The Supreme Court confirmed the decision of the Quebec Court of Appeal in Guay v. Payette

September 12, 2013

The highest Court in the Country has examined the rules applicable to restrictive covenants when the seller becomes an employee of the purchaser in the context of an asset sale.

The Supreme Court confirmed that only a non-competition clause relating to an employment agreement justifies the application of articles 2089 and following of the Civil Code of Quebec, which provides rules relating to the validity of non-competition provisions, including the inapplicability of such clause in the event of termination without cause.

The Supreme Court thereby confirmed the validity of a non-compete clause contained in an asset purchase agreement in which the duration of the clause extended for a period of five (5) years post-termination of employment, as well as a non-solicitation clause without any territorial limit.  

Factual Background

In this case, the asset purchase agreement was entered into between Mr. Payette, Mr. Lafortune and Mammoet Crane Inc. (sellers), and Guay Inc. (purchaser). Non-competition and non-solicitation commitments had been undertaken in the Asset Purchase Agreement by Mr. Payette to the benefit of the purchaser.

During the transaction, it was also agreed that Mr. Payette and Mr. Lafortune would work for the successor following the transaction. However, Mr. Payette was dismissed.

The Supreme Court Decision

According to the highest court in the country, in order to determine whether a restrictive covenant relates to an Asset Purchase Agreement or to an employment agreement, the reason for which the clause was entered into must be examined. The "bargain" that had been reached between the parties must be appreciated, taking into account the wording of the obligations and the circumstances in which they were agreed upon.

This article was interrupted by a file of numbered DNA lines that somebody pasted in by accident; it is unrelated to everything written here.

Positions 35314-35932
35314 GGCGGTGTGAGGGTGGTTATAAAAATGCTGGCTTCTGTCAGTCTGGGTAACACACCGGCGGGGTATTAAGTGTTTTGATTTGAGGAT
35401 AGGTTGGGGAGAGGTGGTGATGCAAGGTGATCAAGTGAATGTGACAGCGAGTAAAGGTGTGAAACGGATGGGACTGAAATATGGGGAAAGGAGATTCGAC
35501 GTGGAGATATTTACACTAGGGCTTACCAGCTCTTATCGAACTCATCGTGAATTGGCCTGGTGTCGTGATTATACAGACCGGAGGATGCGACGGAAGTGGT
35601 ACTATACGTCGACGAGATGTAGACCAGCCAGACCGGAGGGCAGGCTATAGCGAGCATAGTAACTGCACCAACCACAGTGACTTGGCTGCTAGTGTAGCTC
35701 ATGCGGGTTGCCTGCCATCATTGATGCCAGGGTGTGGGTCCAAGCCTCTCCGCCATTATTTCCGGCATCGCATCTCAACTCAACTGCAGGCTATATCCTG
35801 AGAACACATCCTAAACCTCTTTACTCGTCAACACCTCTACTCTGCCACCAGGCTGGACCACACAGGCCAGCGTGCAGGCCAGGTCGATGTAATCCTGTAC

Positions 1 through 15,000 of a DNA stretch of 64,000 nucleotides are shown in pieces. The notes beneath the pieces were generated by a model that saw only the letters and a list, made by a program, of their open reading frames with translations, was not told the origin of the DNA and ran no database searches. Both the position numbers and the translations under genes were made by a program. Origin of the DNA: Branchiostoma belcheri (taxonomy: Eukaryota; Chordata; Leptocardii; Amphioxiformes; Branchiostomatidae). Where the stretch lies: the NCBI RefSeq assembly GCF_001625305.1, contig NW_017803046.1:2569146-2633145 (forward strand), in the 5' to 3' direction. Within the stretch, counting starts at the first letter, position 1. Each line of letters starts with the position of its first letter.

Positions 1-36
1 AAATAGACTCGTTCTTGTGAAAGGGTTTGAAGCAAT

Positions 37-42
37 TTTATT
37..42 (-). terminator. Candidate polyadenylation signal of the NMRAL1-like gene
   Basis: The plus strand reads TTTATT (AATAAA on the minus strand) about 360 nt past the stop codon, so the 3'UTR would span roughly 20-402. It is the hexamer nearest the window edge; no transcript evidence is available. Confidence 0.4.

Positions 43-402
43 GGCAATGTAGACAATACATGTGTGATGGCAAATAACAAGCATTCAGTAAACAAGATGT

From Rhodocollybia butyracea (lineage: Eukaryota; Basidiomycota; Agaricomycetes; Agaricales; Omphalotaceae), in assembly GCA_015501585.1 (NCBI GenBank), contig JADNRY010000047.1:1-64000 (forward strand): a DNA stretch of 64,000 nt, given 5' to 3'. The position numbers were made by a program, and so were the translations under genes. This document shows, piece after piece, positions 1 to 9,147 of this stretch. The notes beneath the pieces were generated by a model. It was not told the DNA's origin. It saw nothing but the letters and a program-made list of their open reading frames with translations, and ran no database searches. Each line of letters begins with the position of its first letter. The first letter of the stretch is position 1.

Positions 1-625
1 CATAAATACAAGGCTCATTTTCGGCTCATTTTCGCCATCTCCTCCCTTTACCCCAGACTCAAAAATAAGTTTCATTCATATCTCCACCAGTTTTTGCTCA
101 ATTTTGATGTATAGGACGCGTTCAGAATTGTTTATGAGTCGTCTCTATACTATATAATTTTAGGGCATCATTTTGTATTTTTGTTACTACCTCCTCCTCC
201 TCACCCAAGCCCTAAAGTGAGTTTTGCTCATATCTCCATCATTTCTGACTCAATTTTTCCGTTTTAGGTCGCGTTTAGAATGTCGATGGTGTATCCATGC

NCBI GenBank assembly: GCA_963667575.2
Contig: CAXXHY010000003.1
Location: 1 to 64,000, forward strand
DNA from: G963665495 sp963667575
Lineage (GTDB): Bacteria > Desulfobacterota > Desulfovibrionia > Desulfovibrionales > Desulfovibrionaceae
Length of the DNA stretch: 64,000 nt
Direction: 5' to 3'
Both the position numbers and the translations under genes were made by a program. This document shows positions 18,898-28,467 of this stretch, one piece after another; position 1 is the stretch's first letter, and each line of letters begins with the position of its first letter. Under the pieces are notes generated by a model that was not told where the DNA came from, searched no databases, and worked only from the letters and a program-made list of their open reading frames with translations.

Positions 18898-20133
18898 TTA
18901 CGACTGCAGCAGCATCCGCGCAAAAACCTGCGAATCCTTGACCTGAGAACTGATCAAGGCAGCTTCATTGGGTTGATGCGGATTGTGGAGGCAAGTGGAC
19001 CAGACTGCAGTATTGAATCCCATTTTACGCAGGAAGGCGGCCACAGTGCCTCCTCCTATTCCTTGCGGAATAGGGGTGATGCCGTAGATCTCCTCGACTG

In the present case, the Supreme Court confirmed that restrictive covenants cannot be separated from the Asset Purchase Agreements and therefore, the rules provided in articles 2089 and following of the Civil Code of Quebec are not applicable.

The Supreme Court restated however that a non-compete clause, even in a commercial context, must be limited and reasonable as to its duration, territory, activities covered and to that which is necessary in order to protect the legitimate interests of the party to whom it benefits.

In a commercial context, the Supreme Court rejected the theory that a non-solicitation clause that prohibits "doing business with clients" amounts to a  hybrid non-competition clause. The Supreme Court also confirmed that such types of restrictions remain non-solicitation covenants and that in the context of an asset sale, the failure to include a territorial limit in a non-solicitation clause does not render the clause unreasonable.

It will be interesting to see if the courts will adopt the same approach when the non-solicitation clause is contained in an employment agreement.

Finally, the Supreme Court confirmed the comments of the Court of Appeal as to the use of the date of termination of employment to determine the duration of restrictive covenants in an Asset Purchase Agreements. Thus, the undertakings remain valid despite the reference to the termination of employment date of Mr. Payette to determine the duration of the obligations of non-compete and non-solicitation This reference does not alter the conclusion that the commitments were undertaken due to the asset sale.

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